Donald Trump recently gave another speech calling for regime change in Venezuela. Yet while he waxes lyrical about the crisis in the oil-rich country, his administration stays silent about multiple catastrophes taking place in Central America. And this is no accident. Because a comparison shows not just brazen hypocrisy, but Washington’s long history of complicity with brutal governments that are willing to kowtow to US interests.
Playing up to exile hardliners in Miami
On 18 February, Trump spoke to a crowd of supporters in Miami. This came as his coup attempt against Venezuela’s government seemed to be losing momentum. But he nonetheless used it to escalate his coup-mongering rhetoric.
Bernie Sanders has now confirmed that he wants to be the Democratic candidate in the 2020 presidential elections.
In 2016, US progressives were disappointed when Sanders ‘lost‘ the Democratic primary race to Hillary Clinton. Since then, there’s been ongoing speculation as to whether Sanders would throw his hat in to challenge Trump in 2020. And with hints in recent days that he would, progressives have been showing their excitement.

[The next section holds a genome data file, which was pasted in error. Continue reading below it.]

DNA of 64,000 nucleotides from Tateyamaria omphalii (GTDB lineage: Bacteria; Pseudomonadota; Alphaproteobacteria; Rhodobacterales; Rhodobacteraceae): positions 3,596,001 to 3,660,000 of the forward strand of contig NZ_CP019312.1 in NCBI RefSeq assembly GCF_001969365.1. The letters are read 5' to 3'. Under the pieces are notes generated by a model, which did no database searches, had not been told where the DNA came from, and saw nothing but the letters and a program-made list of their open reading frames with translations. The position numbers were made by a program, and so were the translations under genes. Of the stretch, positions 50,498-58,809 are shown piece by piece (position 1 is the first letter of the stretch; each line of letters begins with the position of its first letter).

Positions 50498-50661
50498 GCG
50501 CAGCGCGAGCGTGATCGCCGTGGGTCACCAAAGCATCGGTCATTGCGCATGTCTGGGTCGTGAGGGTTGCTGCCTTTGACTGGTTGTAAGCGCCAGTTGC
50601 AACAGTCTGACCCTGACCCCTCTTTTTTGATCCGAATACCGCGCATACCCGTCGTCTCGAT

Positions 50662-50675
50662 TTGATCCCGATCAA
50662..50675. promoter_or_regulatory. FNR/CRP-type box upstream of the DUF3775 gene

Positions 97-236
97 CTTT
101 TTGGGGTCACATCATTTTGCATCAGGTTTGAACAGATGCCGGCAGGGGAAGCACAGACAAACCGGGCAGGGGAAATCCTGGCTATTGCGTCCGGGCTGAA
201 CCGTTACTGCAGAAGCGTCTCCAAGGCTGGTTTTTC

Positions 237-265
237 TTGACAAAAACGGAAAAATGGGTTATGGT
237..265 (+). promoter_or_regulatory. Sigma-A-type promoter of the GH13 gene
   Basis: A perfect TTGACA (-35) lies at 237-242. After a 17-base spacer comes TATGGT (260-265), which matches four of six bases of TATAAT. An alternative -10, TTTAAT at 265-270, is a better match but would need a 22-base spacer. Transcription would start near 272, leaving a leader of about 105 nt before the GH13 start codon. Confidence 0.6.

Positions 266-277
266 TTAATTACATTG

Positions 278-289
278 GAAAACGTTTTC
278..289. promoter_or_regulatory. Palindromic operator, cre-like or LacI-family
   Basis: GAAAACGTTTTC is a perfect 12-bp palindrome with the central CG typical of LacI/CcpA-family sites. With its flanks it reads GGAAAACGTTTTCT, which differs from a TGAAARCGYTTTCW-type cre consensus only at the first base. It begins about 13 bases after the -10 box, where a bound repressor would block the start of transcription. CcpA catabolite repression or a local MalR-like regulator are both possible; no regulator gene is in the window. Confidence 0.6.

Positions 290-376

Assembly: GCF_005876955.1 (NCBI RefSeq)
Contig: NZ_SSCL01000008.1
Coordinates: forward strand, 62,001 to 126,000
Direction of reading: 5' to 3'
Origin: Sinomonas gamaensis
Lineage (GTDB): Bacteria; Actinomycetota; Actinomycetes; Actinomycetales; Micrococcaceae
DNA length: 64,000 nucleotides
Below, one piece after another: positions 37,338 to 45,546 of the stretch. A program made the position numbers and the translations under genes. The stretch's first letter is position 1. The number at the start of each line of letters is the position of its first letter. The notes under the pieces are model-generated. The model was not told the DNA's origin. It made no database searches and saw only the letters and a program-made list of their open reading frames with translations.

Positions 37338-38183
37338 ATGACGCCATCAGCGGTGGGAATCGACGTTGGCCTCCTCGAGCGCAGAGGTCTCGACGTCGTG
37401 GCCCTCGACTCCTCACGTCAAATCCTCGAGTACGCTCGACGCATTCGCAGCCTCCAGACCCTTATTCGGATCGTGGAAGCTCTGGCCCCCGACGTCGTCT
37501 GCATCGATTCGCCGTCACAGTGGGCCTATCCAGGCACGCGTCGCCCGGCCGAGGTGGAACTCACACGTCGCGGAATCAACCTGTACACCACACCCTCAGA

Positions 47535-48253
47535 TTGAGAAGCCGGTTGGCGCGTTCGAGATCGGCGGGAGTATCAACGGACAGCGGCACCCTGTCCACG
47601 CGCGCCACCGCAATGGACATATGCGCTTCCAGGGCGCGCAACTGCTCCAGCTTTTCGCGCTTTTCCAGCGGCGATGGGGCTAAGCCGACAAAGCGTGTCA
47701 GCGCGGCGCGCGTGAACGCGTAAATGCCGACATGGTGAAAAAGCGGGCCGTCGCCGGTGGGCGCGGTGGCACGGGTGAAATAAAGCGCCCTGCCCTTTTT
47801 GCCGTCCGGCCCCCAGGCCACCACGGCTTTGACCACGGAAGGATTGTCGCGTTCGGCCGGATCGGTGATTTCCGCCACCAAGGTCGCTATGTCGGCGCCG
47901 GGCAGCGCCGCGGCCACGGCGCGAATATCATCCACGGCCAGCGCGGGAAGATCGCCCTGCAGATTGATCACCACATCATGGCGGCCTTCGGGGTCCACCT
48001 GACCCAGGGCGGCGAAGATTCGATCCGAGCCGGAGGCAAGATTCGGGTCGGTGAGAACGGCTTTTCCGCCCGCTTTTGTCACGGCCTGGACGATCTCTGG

The UN secretary-general has offered to broker a dialogue between the Venezuelan government and opposition. But while the mainstream media has been portraying the Nicolás Maduro’s government as the stubborn party, it seems it’s actually the US-backed and self-declared ‘interim president’ Juan Guaidó who is unwilling to enter into negotiations.
Government willingness and opposition stubbornness
On 11 February, UN secretary-general António Guterres reiterated his willingness to serve as a mediator to resolve Venezuela’s political crisis through dialogue. This followed meetingsthroughout the weekend with Venezuela’s foreign minister Jorge Arreaza at the UN’s headquarters in New York.
Establishment Democrats in the US, like those who currently lead the party in congress, have long posed as champions of the decades-long struggle to implement universal healthcarecoverage. But the progressive wing of the party has always expressed doubt about their sincerity. And now, it seems that skepticism has been confirmed. Because a leaked documentfrom an aide to the most senior Democrat in congress shows that the establishment wing of the party has plans to derail the drive for universal coverage.
In cahoots with private health industry?
On 5 February, the Intercept broke a story that an advisor to House of Representatives speaker Nancy Pelosi had met with executives of a private healthcare company. The story claims the aide, Wendell Primus, offered them assurances that the Democratic Party leadership would not pursue a universal healthcare coverage program. The Intercept had obtained a slideshow that Primus had shown to Blue Cross Blue Shield personnel that detailed the Democratic leadership’s objections to the proposal – known as ‘Medicare-for-all’ or ‘single-payer healthcare’.